Most of us know working out is good for our hearts, but sometimes there just isn't enough time to fit in a good session. However, a recent study might convince you to make time for it — if it means making your heart decades younger than your actual age.
The January 2018 research, published in Circulation, found that exercising may help restore an aging heart in a middle-aged person, even if that person wasn't super active earlier in life. The researchers took folks between the ages of 45 and 64 who were mostly sedentary — or relatively inactive — and enrolled them in randomly assigned exercise groups. One group did non-aerobic exercise — including yoga, balance training, and weight training — three times a week. The other group's participants were assigned a trainer and did moderate- to high-intensity aerobic exercise four or more days per week.
After the two years were up, the group that was part of the higher-intensity exercise program saw dramatic improvements in their heart health. As lead researcher Ben Levine, MD described it, their hearts essentially became more like younger hearts — being less stiff than they were before and processing oxygen much more efficiently.
"We took these 50-year-old hearts and turned the clock back to 30- or 35-year-old hearts," said Dr. Levine. "And the reason they got so much stronger and fitter was because their hearts could now fill a lot better and pump a lot more blood during exercise."
He says that the heart health of the participants involved in the less intense exercise routines didn't change much. But for the folks involved in the more intense exercise program, Levine said interval training — short bursts of high-intensity exercise followed by a few minutes of rest — was key to their training.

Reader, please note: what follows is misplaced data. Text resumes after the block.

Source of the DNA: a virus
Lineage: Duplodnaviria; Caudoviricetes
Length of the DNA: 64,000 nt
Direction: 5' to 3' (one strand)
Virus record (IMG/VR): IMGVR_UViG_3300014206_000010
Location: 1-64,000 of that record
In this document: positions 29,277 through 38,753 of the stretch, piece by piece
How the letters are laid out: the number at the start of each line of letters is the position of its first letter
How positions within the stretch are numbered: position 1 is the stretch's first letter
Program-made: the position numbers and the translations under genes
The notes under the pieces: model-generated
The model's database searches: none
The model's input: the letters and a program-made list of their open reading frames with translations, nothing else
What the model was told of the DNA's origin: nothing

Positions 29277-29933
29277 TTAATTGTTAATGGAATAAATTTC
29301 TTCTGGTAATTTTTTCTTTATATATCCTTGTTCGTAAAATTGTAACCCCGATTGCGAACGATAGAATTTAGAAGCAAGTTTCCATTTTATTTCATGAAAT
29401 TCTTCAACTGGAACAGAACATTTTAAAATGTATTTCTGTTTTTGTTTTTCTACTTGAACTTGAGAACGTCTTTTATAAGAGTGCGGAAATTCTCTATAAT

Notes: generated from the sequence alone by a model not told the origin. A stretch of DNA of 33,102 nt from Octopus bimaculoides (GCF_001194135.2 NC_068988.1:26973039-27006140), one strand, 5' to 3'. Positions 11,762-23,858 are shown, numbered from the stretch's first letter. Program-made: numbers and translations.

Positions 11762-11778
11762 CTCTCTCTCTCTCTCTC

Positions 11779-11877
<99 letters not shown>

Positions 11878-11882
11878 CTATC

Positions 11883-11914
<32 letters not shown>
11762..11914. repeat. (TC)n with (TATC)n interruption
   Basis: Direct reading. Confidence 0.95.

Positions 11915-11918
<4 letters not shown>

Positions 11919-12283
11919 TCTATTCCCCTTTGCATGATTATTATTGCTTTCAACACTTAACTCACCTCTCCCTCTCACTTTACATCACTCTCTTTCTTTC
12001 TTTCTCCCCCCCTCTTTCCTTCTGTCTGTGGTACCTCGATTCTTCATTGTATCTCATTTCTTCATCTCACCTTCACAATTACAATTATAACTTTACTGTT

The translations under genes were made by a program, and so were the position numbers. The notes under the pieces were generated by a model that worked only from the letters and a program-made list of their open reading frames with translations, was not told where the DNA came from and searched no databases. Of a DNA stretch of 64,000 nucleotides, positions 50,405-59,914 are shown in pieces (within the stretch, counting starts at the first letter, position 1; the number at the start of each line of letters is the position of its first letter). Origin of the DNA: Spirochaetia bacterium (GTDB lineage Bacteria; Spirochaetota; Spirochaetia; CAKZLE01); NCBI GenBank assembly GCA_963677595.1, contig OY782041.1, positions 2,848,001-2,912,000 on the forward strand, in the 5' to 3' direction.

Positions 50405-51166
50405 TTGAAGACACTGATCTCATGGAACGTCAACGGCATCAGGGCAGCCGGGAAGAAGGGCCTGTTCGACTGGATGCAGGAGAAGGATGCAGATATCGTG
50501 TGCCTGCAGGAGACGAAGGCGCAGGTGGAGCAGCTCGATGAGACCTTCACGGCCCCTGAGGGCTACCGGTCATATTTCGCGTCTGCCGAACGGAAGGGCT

"It's an old Norwegian ski team workout," Levine said. "It means four minutes at 95 percent of your maximal ability, followed by three minutes of active recovery, repeated four times."
But before you start googling "Norwegian ski team workout" and plan to follow it to a T starting tomorrow, keep in mind that this study was small. More research is needed to see what specific aspects of an exercise routine make the biggest improvements in heart health.
If you're interested in trying exercise for the first time, be sure to talk to your doctor about what's appropriate for you and what would help you reap the most health benefits. But if you've never done it before, you might not want to wait to have that important conversation.
"The sweet spot in life to get off the couch and start exercising is in late middle age when the heart still has plasticity," Levine said.
Like to work out in the morning? Learn the healthiest breakfast cereals to eat afterward in the video below: